Albert Einstein once said, “No amount of experimentation can ever prove me right; a single experiment can prove me wrong.” Einstein’s words express a foundational principle of science intoned by the logician, Karl Popper: Falsifiability. In order to verify a hypothesis there must be a test by which it can be proved false. A thousand observations may appear to verify a hypothesis, but one critical failure could result in its demise. The history of science is littered with such examples.
A hypothesis that cannot be falsified by empirical observations, is not science. The current hypothesis on anthropogenic global warming (AGW), presented by the U.N.’s Intergovernmental Panel on Climate Change (IPCC), is no exception to this principle. Indeed, it is the job of scientists to expose the weaknesses of this hypothesis as it undergoes peer review. This paper will examine one key criterion for falsification: ocean heat.
Ocean heat plays a crucial role in the AGW hypothesis, which maintains that climate change is dominated by human-added, well-mixed green house gasses (GHG). IR radiation that is absorbed and re-emitted by these gases, particularly CO2, is said to be amplified by positive feedback from clouds and water vapor. This process results in a gradual accumulation of heat throughout the climate system, which includes the atmosphere, cryosphere, biosphere, lithosphere, and, most importantly, the hydrosphere. The increase in retained heat is projected to result in rising atmospheric temperatures of 2-6�C by the year 2100.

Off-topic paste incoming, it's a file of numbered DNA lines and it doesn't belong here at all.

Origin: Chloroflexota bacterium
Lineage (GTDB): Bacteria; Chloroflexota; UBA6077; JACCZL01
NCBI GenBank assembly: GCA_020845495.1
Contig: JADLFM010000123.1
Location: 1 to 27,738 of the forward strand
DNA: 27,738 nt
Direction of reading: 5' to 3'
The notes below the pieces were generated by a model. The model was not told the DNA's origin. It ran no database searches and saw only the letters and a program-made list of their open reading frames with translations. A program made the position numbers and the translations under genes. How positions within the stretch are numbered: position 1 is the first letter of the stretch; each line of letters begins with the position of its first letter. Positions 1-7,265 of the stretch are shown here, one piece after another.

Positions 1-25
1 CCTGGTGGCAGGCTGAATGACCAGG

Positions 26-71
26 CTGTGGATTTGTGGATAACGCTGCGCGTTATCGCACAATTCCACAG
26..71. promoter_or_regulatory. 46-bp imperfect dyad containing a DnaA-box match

In 2005 James Hansen, Josh Willis, and Gavin Schmidt of NASA coauthored a significant article (in collaboration with twelve other scientists), on the “Earth’s Energy Imbalance: Confirmation and Implications” (Science, 3 June 2005, 1431-35). This paper affirmed the critical role of ocean heat as a robust metric for AGW. “Confirmation of the planetary energy imbalance,” they maintained, “can be obtained by measuring the heat content of the ocean, which must be the principal reservoir for excess energy” (1432).
In 2007 Roger Pielke, Sr. suggested that ocean heat should be used not just to monitor the energy imbalance in the climate system, but as a �litmus test� for falsifying the IPCC�s AGW hypothesis (Pielke, “A Litmus Test�”, climatesci.org, April 4, 2007).
A comparison of these projections to observed data is shown below. Despite expectations of warming, temperature measurements of the upper 700m of the ocean from the ARGO array show no increase from 2003 through 2008. Willis calculates a net loss of -0.12 (�0.35) x 1022Joules per year (Pielke, Physics Today,55) from mid-2003 to the end of 2008 (Dr. Pielke received permission from Josh Willis to extend the ARGO data to the end of 2008).
According to a recent analysis of ARGO data by Craig Loehle, senior scientist at the Illinois-based National Council for Air and Stream Improvement, the loss is -0.35 (�0.2) x 1022Joules per year from mid-2003 to the end of 2007 (see Loehle, 2009: “Cooling of the global ocean since 2003.” Energy & Environment, Vol. 20, No. 1&2, 101-104(4)). Loehle used a more complex method than Willis to calculate this trend, enabling him to reduce the margin of error.
My calculations for observed global heat, shown below, are based on observed upper ocean heat. Since upper ocean heat is calculated to be 80% of the global total, observed global heat equals approximately 125% (1/0.8) of the observed upper ocean heat.
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